Tuesday, January 8, 2019

I Don't Care What the IRS Says, There Are No Federal Entities

Not for my purposes, anyway. Back in 2016, I made the argument that the IRS should "stop using state-law designations": 

My proposal is not abolishing corporate tax – that’s a much longer post and one I am not sure I’d agree with.  Instead, the proposal is to have entities choose from options that are linked the Internal Revenue Code, and not to a particular entity. Thus, we would have (1) entity taxation, called C Tax, where an entity chooses to pay tax at the entity level, which would be typical C Corp taxation; (2) pass-through taxation, called K Tax, which is what we usually think of as partnership tax; and (3) we get rid of S corps, which can now be LLCs, anyway, which would allow an entity to choose S Tax

This post deals with the tax code, which means I am in over my head, and because this is tax related, it means the solution is a lot more complicated than this proposal.  But now that the code provisions are not really linked to the state law entity, I think we should try refer to state entities as state entities, and federal tax status with regard to federal tax status.  Under such a code, it would be a little easier for people to understand the concept behind state entity status, and it would make more sense to people that a “C Corp” does mean “publicly traded corporation” (a far-too common misunderstanding).  Thus, we could have C Tax corporations, S Tax LLCs, K Tax LLCs, for example.  We'd know tax status and state-entity status quite simply and we'd separate the concepts.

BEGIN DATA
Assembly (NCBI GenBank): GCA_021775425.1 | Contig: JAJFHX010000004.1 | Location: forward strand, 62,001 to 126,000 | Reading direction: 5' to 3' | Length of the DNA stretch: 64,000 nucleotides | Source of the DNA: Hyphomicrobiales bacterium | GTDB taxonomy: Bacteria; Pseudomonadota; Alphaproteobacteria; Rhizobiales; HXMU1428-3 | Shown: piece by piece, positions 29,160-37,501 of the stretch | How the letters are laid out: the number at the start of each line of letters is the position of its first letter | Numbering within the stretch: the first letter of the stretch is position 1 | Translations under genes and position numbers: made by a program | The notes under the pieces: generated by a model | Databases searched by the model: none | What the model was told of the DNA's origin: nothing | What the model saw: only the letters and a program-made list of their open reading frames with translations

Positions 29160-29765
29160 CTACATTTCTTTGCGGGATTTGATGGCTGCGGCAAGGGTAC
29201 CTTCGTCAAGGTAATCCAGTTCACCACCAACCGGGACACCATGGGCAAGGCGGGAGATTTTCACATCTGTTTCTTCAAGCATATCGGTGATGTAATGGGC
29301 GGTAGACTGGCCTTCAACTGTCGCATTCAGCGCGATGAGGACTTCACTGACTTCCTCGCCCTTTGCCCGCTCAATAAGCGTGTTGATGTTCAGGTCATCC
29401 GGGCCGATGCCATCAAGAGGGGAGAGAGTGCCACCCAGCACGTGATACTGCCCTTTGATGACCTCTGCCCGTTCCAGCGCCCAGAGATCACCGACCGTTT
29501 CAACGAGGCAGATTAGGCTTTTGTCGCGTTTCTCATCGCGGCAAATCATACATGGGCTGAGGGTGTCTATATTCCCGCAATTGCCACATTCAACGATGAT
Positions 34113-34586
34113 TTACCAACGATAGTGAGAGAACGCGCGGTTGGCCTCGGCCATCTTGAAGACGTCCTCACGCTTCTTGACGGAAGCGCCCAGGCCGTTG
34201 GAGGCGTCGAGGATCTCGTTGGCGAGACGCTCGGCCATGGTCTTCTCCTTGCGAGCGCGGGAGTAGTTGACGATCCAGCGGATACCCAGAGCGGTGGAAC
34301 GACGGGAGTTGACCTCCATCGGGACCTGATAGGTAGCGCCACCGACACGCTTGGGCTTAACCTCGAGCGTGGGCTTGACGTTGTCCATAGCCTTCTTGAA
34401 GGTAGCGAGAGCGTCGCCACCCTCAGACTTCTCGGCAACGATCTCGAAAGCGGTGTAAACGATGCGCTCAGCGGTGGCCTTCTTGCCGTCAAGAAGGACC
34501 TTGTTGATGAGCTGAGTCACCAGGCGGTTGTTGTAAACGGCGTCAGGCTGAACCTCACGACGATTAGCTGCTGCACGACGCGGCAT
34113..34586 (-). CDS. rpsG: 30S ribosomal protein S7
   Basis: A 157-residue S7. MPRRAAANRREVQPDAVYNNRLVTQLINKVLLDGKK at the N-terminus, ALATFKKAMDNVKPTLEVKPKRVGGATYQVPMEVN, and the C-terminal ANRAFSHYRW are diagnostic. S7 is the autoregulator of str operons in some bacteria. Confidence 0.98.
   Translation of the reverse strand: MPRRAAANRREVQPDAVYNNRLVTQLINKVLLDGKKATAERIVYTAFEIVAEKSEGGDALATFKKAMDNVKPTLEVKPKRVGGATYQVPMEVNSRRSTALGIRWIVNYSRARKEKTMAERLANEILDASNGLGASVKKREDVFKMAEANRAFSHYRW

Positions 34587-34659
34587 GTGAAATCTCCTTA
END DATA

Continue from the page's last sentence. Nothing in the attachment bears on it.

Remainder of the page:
We discussed this issue on Saturday at the 2019 AALS Section on Agency, Partnership, LLCs & Unincorporated Associations Program on LLCs. As I taught my first Business Organizations class of the semester, I talked about this and it occurred to me that maybe the better way to think about this is to simply acknowledge that there are no federal entities.  

State law is the origin of all entity types (barring, perhaps, a few minor exceptions), and references to "C Corps" and "S Corps" are not really on target. I concede that the IRS does so, which is a challenge, but it's really unnecessary under today's tax code. That is, with check-the-box options, most entity types can choose whatever tax treatment they wish.  An LLC can choose to be taxed under subchapter S, for example, though it has to meet certain requirements (e.g., can only have one class of "stock"), but the LLC can file Form 2553 an make an S election.  

As such, as I have argued before, I think we should work to keep entity type and tax treatment separate.  Thus, for example, we can have an S-taxed LLC (an LLC that made the S election)  and a K-taxed LLC (an LLC that made a K election for pass-through taxation).  The tax treatment does not "convert" the LLC to a corporation -- or S corp. It simply provides for certain tax treatment.  I really think we'd see some doctrinal improvements if we could get more people to use language that makes clear tax treatment and entity type are separate issues, at least in today's word.   

Entities are creatures of state law. How the federal or state government tax such entities does not change that reality.  It's time we start using more precise language to make that clear.  

https://lawprofessors.typepad.com/business_law/2019/01/i-dont-care-what-the-irs-says-there-are-no-federal-entities.html

Corporate Personality, Joshua P. Fershee, LLCs, Partnership, Unincorporated Entities | Permalink

Comments

I make the point in the early discussion of the corporate entity that even the two corporations that I can think of as "federal" (i.e. federally funded or "owned" by the federal government) - the Corporation for Public Broadcasting and the Legal Services Corporation - are organized as corporations under the law of the District of Columbia.

Posted by: Jeff Lipshaw | Jan 9, 2019 5:56:25 AM